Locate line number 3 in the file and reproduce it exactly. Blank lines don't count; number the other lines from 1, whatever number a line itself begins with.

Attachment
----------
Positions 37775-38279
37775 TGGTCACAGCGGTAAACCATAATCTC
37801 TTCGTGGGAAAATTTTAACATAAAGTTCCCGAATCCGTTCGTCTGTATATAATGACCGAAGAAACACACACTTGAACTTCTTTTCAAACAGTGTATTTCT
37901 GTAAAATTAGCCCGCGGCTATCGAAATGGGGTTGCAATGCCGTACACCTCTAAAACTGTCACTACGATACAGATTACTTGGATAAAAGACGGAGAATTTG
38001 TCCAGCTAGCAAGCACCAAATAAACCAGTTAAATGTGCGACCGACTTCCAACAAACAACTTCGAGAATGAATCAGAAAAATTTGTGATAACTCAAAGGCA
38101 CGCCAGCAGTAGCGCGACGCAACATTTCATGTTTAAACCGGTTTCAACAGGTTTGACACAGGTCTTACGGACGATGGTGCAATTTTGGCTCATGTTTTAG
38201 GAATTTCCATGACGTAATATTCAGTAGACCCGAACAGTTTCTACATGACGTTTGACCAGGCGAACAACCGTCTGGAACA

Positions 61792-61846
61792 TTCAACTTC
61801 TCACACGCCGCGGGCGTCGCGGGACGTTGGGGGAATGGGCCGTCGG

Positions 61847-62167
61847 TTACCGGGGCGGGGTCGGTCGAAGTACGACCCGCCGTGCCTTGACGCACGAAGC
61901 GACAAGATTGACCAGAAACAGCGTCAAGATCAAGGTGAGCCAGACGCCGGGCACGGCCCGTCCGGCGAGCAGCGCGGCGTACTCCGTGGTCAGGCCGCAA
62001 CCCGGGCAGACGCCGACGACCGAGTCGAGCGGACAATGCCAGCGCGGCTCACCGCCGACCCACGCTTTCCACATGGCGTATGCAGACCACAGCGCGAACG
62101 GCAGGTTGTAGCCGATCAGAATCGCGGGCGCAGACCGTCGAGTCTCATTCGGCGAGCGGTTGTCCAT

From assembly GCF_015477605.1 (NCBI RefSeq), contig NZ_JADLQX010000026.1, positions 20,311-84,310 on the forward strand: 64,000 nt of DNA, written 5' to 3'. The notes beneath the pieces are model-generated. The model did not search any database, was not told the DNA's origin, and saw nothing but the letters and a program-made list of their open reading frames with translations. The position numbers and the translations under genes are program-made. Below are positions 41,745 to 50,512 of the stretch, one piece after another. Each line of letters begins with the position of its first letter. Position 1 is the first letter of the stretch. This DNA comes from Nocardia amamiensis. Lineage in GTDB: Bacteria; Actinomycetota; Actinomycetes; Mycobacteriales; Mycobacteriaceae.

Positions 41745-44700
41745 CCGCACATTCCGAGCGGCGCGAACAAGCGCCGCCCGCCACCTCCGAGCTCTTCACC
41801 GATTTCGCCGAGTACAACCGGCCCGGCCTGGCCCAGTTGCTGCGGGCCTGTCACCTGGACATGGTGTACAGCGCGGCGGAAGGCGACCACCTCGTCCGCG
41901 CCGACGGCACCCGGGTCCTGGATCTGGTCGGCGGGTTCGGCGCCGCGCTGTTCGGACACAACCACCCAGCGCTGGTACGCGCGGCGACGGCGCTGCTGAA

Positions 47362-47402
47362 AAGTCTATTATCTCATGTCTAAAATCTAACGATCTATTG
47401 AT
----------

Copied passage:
37801 TTCGTGGGAAAATTTTAACATAAAGTTCCCGAATCCGTTCGTCTGTATATAATGACCGAAGAAACACACACTTGAACTTCTTTTCAAACAGTGTATTTCT